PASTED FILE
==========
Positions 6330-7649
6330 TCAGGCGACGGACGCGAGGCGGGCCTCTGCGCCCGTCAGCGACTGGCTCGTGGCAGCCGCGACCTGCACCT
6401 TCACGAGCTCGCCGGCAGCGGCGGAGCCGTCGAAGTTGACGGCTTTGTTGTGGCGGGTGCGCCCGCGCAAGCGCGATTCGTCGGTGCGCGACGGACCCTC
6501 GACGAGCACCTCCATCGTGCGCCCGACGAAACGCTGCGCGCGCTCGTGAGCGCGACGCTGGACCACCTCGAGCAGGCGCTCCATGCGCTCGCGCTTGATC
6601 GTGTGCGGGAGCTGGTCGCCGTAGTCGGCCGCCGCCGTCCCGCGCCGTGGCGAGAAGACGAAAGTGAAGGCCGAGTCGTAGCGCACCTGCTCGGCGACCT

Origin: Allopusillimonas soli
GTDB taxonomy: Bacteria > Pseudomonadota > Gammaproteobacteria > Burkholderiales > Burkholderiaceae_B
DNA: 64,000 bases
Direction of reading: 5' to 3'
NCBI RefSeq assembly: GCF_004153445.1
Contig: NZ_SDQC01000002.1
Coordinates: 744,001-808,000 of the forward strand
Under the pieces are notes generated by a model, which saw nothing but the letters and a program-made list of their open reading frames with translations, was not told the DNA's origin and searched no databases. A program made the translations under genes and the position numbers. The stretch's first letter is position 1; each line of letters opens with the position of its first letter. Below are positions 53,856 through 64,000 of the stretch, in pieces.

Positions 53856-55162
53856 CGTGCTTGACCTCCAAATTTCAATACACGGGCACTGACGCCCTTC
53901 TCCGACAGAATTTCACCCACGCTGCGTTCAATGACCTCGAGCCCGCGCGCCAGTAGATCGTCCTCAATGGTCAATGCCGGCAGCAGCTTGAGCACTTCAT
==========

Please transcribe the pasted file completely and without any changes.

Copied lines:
Positions 6330-7649
6330 TCAGGCGACGGACGCGAGGCGGGCCTCTGCGCCCGTCAGCGACTGGCTCGTGGCAGCCGCGACCTGCACCT
6401 TCACGAGCTCGCCGGCAGCGGCGGAGCCGTCGAAGTTGACGGCTTTGTTGTGGCGGGTGCGCCCGCGCAAGCGCGATTCGTCGGTGCGCGACGGACCCTC
6501 GACGAGCACCTCCATCGTGCGCCCGACGAAACGCTGCGCGCGCTCGTGAGCGCGACGCTGGACCACCTCGAGCAGGCGCTCCATGCGCTCGCGCTTGATC
6601 GTGTGCGGGAGCTGGTCGCCGTAGTCGGCCGCCGCCGTCCCGCGCCGTGGCGAGAAGACGAAAGTGAAGGCCGAGTCGTAGCGCACCTGCTCGGCGACCT

Origin: Allopusillimonas soli
GTDB taxonomy: Bacteria > Pseudomonadota > Gammaproteobacteria > Burkholderiales > Burkholderiaceae_B
DNA: 64,000 bases
Direction of reading: 5' to 3'
NCBI RefSeq assembly: GCF_004153445.1
Contig: NZ_SDQC01000002.1
Coordinates: 744,001-808,000 of the forward strand
Under the pieces are notes generated by a model, which saw nothing but the letters and a program-made list of their open reading frames with translations, was not told the DNA's origin and searched no databases. A program made the translations under genes and the position numbers. The stretch's first letter is position 1; each line of letters opens with the position of its first letter. Below are positions 53,856 through 64,000 of the stretch, in pieces.

Positions 53856-55162
53856 CGTGCTTGACCTCCAAATTTCAATACACGGGCACTGACGCCCTTC
53901 TCCGACAGAATTTCACCCACGCTGCGTTCAATGACCTCGAGCCCGCGCGCCAGTAGATCGTCCTCAATGGTCAATGCCGGCAGCAGCTTGAGCACTTCAT